The PEOPLE of the State of New York, Respondent, v. Earl PICKETT, Defendant-Appellant.
Judgment, Supreme Court, New York County (Alfred Kleiman, J.), rendered September 20, 1984, convicting defendant, after a nonjury trial, of robbery in the first degree and fraudulent accosting, and sentencing him, as a second violent felony offender, to concurrent prison terms of 7 1/2 to 15 years and 1 year, and order, same court and Justice, entered on or about October 25, 1993, which denied defendant's motion pursuant to CPL 440.10 to vacate the above judgment of conviction, unanimously affirmed.
Defendant's motion to vacate judgment, alleging a failure to produce Rosario material, was properly denied because defendant did not meet his burden of proving by a preponderance of the evidence that the People failed to make the typed complaint available to him at trial (see, People v. Pujols, 194 A.D.2d 505, 599 N.Y.S.2d 568, lv. denied 82 N.Y.2d 724, 602 N.Y.S.2d 822, 622 N.E.2d 323). We find no error in the court's conduct of the hearing, in light of all the circumstances, including defendant's limited offers of proof and his moving papers.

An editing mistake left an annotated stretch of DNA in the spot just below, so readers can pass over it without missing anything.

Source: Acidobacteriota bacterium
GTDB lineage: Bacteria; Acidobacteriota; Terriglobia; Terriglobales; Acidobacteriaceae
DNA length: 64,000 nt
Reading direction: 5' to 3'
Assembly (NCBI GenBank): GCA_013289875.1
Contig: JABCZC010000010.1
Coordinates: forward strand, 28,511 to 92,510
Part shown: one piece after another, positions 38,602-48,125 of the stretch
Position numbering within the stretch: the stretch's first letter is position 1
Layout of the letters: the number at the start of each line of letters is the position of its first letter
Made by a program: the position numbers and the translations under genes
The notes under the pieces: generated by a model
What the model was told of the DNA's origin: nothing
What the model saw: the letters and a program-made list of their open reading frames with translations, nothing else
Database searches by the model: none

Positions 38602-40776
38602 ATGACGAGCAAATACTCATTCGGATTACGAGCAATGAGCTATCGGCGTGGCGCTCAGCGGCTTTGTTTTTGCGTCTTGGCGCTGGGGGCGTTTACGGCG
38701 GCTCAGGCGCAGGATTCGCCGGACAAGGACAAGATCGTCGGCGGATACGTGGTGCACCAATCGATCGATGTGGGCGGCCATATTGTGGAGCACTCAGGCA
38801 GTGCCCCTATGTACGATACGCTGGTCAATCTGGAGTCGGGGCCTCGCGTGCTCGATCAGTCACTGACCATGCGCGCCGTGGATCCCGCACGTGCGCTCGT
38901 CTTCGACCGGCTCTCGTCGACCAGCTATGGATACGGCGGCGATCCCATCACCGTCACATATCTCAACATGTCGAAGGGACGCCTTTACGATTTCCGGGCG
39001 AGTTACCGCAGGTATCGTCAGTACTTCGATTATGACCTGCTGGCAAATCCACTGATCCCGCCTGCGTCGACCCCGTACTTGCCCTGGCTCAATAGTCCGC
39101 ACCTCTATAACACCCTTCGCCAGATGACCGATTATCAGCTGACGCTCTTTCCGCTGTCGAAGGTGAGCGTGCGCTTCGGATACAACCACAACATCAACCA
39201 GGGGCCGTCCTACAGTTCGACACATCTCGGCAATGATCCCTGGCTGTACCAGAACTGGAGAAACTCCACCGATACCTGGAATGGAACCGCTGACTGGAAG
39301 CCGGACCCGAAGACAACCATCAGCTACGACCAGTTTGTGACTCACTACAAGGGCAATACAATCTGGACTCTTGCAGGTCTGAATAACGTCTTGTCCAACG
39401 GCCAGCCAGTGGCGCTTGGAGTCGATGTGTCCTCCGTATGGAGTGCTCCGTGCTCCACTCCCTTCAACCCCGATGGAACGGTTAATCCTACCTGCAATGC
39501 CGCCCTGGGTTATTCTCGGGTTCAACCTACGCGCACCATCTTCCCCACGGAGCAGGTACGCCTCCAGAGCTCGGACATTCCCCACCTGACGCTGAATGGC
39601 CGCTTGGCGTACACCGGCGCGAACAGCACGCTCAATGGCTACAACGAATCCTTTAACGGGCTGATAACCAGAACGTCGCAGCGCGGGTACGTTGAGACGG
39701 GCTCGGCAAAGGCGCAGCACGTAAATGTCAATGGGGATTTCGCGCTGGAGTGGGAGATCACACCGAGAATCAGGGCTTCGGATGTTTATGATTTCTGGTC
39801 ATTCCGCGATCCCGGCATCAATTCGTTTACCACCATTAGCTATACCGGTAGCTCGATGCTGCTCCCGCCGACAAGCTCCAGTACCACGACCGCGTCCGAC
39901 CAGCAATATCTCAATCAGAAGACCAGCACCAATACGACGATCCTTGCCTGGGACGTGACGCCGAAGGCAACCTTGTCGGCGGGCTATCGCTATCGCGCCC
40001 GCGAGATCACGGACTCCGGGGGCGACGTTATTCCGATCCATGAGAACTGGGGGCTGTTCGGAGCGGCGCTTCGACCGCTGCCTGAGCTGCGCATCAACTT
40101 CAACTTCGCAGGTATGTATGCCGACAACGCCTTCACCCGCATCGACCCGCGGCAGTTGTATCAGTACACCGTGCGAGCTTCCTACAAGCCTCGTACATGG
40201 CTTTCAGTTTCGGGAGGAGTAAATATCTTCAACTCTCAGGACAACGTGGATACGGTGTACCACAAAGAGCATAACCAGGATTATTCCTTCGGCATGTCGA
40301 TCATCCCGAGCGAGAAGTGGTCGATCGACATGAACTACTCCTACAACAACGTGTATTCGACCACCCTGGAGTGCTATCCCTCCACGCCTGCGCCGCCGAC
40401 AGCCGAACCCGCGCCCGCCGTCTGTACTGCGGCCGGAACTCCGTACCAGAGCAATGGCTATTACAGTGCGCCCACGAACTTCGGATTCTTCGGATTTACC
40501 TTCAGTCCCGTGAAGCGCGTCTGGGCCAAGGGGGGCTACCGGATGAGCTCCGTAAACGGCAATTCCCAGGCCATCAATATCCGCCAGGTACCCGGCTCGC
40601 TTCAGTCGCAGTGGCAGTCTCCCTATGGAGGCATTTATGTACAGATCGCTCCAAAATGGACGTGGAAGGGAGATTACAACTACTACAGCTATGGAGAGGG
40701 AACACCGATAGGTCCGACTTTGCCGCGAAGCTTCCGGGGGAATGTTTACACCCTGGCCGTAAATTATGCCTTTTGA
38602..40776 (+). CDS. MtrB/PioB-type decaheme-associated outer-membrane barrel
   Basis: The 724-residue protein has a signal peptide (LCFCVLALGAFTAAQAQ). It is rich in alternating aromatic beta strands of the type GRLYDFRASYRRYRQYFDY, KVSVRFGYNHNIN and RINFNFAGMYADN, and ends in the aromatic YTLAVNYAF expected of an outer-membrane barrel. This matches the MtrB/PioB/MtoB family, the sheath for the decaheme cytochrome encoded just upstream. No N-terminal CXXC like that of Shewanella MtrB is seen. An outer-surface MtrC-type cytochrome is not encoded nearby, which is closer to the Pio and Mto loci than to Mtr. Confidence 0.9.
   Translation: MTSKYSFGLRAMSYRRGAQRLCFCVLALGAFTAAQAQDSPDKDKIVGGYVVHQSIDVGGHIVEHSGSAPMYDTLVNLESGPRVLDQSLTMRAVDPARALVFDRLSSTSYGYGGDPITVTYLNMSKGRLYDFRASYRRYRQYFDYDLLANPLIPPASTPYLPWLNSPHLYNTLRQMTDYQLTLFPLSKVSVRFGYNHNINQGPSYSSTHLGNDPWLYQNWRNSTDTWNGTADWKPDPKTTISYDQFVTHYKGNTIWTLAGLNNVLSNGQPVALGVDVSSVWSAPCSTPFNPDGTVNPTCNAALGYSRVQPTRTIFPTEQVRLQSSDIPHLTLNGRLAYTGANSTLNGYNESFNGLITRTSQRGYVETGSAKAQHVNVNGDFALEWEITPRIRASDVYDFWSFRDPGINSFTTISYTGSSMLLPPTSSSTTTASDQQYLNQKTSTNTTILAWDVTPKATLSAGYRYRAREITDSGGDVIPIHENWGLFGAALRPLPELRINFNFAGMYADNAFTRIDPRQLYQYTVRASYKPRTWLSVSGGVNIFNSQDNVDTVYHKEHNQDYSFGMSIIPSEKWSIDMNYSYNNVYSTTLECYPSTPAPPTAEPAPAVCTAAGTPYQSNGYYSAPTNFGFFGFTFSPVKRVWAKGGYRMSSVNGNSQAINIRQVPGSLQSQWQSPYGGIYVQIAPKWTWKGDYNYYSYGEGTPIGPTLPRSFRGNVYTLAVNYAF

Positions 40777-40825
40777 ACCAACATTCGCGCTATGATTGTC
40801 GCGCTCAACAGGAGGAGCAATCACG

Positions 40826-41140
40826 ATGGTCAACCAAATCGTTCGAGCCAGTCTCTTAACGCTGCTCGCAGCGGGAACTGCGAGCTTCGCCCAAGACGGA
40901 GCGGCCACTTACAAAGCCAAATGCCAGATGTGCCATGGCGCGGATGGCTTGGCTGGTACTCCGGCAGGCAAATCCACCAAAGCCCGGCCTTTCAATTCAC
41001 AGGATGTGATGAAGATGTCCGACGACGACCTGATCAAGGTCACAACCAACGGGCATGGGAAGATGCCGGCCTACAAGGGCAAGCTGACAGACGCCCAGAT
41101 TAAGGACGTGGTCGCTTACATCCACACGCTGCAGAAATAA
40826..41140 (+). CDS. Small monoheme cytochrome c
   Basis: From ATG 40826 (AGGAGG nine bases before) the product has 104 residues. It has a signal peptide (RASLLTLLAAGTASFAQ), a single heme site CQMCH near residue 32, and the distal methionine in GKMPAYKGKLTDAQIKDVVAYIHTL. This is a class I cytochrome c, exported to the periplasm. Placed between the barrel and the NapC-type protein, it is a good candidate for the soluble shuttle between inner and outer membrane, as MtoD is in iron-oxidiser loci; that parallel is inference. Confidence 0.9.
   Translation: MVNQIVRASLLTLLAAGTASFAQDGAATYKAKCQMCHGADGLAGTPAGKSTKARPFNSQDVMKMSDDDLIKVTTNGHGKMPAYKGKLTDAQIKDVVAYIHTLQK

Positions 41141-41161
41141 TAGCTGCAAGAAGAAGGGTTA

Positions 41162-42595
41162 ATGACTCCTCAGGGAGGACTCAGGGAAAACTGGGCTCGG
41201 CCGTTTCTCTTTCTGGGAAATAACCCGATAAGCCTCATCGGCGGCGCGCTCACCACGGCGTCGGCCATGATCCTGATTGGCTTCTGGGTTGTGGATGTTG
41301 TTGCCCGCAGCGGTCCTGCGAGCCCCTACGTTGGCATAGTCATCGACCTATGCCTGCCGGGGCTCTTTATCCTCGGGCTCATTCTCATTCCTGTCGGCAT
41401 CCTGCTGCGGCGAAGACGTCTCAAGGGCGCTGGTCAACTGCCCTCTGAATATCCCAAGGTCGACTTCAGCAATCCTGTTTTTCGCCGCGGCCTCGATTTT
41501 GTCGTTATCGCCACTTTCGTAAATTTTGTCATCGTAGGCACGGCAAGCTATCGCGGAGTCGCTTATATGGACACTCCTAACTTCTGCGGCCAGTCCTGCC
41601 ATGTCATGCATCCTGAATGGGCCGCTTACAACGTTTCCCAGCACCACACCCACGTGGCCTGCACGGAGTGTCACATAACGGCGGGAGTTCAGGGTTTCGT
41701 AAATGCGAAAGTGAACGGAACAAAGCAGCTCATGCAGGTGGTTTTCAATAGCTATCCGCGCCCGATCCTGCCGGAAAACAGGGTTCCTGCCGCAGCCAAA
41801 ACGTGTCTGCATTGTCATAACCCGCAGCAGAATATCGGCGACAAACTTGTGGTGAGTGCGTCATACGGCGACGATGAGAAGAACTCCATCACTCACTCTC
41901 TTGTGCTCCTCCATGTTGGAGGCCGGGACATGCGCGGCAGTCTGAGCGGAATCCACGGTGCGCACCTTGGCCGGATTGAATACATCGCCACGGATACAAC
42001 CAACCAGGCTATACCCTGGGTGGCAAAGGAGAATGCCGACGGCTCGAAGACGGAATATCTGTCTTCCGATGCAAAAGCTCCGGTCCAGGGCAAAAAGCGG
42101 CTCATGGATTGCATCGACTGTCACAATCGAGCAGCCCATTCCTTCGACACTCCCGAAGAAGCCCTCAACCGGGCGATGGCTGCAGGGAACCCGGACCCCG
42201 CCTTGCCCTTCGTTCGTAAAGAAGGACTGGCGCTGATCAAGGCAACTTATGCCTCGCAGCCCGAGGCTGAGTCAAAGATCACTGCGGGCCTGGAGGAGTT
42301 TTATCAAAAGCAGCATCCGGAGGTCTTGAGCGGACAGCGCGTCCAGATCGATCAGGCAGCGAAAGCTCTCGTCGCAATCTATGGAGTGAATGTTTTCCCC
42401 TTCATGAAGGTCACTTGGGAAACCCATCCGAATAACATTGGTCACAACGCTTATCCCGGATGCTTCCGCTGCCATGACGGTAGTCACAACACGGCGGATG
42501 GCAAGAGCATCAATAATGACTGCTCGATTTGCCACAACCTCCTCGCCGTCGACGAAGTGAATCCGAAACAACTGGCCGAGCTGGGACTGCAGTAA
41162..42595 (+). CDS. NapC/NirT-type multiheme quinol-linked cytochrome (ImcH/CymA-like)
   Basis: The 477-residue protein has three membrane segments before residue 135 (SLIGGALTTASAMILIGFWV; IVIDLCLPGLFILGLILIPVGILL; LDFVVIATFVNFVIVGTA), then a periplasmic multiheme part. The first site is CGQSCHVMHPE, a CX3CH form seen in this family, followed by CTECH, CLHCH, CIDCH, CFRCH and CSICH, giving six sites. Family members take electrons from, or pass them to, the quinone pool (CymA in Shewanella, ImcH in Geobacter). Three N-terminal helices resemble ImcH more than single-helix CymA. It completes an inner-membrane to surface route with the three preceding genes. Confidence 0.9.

The court appropriately punished a prosecution witness for contempt because of the witness's patently feigned lack of memory, whereupon the witness abandoned that position and thereupon completed his testimony inculpating defendant. The court's actions did not cause any unlawful prejudice to defendant (compare, People v. Stanley, 133 A.D.2d 654, 655, 519 N.Y.S.2d 761, lv. denied, 70 N.Y.2d 938, 524 N.Y.S.2d 689, 519 N.E.2d 635, with People v. Ramos, 63 A.D.2d 1009, 406 N.Y.S.2d 123). The court did nothing to prevent defendant from presenting evidence in his own behalf (cf., People v. Lee, 58 N.Y.2d 773, 775, 459 N.Y.S.2d 19, 445 N.E.2d 195), and did nothing to procure specific testimony favorable to the prosecution. We have considered defendant's remaining arguments and find them to be without merit.